Heat waves and high energy costs are hitting some communities hard

NBC News

By Denise Chow, Evan Bush and Alicia Victoria Lozano
Children play at a water park as the temperature reaches 115 degrees June 12 in Imperial, Calif.Sandy Huffaker / Getty Images

High temperatures and humidity hitting large parts of the U.S. last week collided with the ongoing challenges many people face from inflation and high energy costs.

In Macon, Georgia, where temperatures were expected to be in the upper 90s over the weekend before reaching triple digits this week, Sgt. Melissa White, a corps administrator for the Salvation Army, said her facility has been packed with people looking for relief from the heat.

“With these gas prices, people can’t afford to run air conditioners even if they have them,” White said. “So it’s forcing a lot of folks who have never reached out for help to come into these cooling stations.”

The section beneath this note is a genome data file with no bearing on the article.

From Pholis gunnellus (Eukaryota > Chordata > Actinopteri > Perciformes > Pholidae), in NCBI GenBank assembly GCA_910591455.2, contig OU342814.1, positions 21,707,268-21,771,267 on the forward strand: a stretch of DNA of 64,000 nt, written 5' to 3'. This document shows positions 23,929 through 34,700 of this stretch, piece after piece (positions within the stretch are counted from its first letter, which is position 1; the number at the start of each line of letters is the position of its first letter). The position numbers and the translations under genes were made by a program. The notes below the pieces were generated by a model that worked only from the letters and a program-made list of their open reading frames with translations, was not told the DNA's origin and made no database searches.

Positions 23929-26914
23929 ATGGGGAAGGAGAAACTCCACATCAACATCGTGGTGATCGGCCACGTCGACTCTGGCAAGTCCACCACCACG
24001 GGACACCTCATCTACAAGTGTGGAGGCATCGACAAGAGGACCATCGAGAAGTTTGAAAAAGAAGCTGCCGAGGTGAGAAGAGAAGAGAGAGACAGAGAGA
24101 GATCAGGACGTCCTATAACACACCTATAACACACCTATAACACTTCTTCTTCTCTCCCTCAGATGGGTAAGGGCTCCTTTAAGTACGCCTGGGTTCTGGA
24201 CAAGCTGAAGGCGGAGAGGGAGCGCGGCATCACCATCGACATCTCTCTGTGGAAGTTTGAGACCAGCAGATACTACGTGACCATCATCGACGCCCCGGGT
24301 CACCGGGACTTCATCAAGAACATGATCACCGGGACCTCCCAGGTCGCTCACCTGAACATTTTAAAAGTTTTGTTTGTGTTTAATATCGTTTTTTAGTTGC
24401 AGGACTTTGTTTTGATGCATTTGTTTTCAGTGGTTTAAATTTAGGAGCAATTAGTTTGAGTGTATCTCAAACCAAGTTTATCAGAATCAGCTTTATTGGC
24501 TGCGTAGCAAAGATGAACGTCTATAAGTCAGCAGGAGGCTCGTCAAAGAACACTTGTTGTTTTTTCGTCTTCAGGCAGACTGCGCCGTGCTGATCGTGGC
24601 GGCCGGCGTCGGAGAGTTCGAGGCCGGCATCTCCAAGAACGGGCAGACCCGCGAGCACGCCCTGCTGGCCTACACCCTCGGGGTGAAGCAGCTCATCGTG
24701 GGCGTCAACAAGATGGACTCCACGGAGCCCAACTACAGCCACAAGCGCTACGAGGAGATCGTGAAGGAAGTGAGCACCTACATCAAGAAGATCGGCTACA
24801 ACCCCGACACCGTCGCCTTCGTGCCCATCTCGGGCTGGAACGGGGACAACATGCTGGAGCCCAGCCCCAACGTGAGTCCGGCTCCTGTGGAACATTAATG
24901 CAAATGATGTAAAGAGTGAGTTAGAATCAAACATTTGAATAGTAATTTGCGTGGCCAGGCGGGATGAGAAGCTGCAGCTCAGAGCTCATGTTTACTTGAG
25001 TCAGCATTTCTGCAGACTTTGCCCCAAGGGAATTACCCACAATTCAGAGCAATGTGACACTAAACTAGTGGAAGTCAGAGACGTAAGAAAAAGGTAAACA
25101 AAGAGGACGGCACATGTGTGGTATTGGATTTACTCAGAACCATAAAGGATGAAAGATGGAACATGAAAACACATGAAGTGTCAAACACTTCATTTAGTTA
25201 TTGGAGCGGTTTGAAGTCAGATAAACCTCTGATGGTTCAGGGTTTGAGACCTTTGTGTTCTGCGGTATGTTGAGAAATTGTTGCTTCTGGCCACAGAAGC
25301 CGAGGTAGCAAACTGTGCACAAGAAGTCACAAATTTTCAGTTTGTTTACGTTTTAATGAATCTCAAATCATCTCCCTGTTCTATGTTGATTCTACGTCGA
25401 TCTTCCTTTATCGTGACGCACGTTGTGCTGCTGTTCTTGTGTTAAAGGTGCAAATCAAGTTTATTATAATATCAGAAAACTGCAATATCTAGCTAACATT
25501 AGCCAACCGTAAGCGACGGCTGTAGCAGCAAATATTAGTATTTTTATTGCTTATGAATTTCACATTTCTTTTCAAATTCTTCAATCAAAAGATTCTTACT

Nearly one-third of the U.S. population was under heat warnings and advisories last week due to an early-season heat wave that is blanketing a huge portion of the country, bringing scorching temperatures and high humidity to millions of Americans across the Midwest and the South. Scientists have said that climate change is fueling more frequent and more intense heat waves in the U.S. and around the world. As temperatures climb, access to cooling resources can be a matter of life and death. 

Publish : 2022-06-20 17:51:00

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